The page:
A review Tomás Eloy Martínez' The Tango Singer
Tomás Eloy Martínez, who was shortlisted for last year's inaugural International Man Booker Prize, was born in Argentina in 1934. His writing is satisfyingly sharp and eccentric. He casts Eva Perón as one of those women "whose lives were so excessive that, like the inconvenient facts of history, they were left without a real place of their own. Only in novels could they find the place they belonged, as always happens in Argentina to people who have the arrogance to exist too much."
But The Tango Singer is much more than a card-sharp's showy sleight of hand. Ultimately it's a testament to man's desire to transcend death. No one does it more eloquently than the tango singer himself. Martel's haunting performances, sung in seemingly unconnected locations all over Buenos Aires, follow the contours of a map. Read the map and the city's shameful past is revealed.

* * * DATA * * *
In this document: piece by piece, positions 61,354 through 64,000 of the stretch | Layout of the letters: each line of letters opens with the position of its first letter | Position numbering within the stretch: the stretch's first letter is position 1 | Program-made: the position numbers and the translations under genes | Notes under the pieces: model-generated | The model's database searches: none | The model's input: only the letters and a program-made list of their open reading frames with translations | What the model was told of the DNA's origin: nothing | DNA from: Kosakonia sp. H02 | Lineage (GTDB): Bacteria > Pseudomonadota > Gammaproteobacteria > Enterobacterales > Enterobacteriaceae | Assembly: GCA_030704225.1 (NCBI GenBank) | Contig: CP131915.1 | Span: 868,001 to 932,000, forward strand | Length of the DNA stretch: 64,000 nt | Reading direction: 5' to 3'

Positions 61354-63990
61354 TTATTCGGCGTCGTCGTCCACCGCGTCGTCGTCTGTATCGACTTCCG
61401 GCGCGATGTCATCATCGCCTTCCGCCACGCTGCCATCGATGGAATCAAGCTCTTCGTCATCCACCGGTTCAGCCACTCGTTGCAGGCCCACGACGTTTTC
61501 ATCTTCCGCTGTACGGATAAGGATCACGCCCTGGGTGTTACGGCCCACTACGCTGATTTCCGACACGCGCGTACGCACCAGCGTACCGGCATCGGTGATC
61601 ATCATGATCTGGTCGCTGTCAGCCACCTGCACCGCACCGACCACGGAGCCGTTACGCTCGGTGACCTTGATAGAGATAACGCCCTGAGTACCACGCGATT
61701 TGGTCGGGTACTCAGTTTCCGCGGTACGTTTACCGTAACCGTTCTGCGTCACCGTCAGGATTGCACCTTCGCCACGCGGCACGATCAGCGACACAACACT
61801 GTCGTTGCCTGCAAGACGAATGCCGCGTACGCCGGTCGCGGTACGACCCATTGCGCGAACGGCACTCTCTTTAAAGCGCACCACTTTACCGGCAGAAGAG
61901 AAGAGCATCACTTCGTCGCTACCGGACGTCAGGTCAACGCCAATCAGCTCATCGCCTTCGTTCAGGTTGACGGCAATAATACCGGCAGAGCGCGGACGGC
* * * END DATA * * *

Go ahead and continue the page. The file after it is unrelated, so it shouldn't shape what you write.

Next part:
Jorge Luis Borges once wrote that a man fills the space around him with images of mountains, stars, kingdoms and people, only to discover shortly before his death that "the patient labyrinth of lines traces the image of his own face". Borges would have adored the tango singer's audacious map. And, given that Borges often reviewed books which were never written and profiled writers who never existed, I suspect he would have loved the fact that not only is this glittering homage to him a work of fiction, but it concludes with the words: "all the characters in this novel are imaginary, even those who seem real."
You can find the full review here
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